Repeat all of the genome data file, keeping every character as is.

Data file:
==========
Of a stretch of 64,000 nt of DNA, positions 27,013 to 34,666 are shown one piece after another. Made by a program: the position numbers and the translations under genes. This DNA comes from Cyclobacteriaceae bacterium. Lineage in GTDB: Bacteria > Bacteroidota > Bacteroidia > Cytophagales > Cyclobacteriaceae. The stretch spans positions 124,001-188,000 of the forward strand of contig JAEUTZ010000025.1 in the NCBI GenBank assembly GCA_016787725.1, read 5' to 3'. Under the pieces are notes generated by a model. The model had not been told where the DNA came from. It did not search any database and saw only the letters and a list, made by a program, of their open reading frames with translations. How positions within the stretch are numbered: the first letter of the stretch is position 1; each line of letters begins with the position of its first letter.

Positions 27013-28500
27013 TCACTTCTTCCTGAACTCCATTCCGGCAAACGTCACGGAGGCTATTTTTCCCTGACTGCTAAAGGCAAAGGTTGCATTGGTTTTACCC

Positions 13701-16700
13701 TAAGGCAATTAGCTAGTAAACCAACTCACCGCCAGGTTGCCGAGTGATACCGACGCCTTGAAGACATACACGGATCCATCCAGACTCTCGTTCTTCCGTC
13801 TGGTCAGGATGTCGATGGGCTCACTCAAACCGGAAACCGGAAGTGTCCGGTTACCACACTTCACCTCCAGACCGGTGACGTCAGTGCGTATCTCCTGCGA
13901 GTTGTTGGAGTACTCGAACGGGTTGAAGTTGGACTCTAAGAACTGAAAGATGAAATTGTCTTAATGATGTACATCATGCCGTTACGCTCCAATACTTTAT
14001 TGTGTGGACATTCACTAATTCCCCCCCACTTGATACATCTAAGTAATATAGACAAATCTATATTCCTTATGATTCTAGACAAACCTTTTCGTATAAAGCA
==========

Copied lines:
Of a stretch of 64,000 nt of DNA, positions 27,013 to 34,666 are shown one piece after another. Made by a program: the position numbers and the translations under genes. This DNA comes from Cyclobacteriaceae bacterium. Lineage in GTDB: Bacteria > Bacteroidota > Bacteroidia > Cytophagales > Cyclobacteriaceae. The stretch spans positions 124,001-188,000 of the forward strand of contig JAEUTZ010000025.1 in the NCBI GenBank assembly GCA_016787725.1, read 5' to 3'. Under the pieces are notes generated by a model. The model had not been told where the DNA came from. It did not search any database and saw only the letters and a list, made by a program, of their open reading frames with translations. How positions within the stretch are numbered: the first letter of the stretch is position 1; each line of letters begins with the position of its first letter.

Positions 27013-28500
27013 TCACTTCTTCCTGAACTCCATTCCGGCAAACGTCACGGAGGCTATTTTTCCCTGACTGCTAAAGGCAAAGGTTGCATTGGTTTTACCC

Positions 13701-16700
13701 TAAGGCAATTAGCTAGTAAACCAACTCACCGCCAGGTTGCCGAGTGATACCGACGCCTTGAAGACATACACGGATCCATCCAGACTCTCGTTCTTCCGTC
13801 TGGTCAGGATGTCGATGGGCTCACTCAAACCGGAAACCGGAAGTGTCCGGTTACCACACTTCACCTCCAGACCGGTGACGTCAGTGCGTATCTCCTGCGA
13901 GTTGTTGGAGTACTCGAACGGGTTGAAGTTGGACTCTAAGAACTGAAAGATGAAATTGTCTTAATGATGTACATCATGCCGTTACGCTCCAATACTTTAT
14001 TGTGTGGACATTCACTAATTCCCCCCCACTTGATACATCTAAGTAATATAGACAAATCTATATTCCTTATGATTCTAGACAAACCTTTTCGTATAAAGCA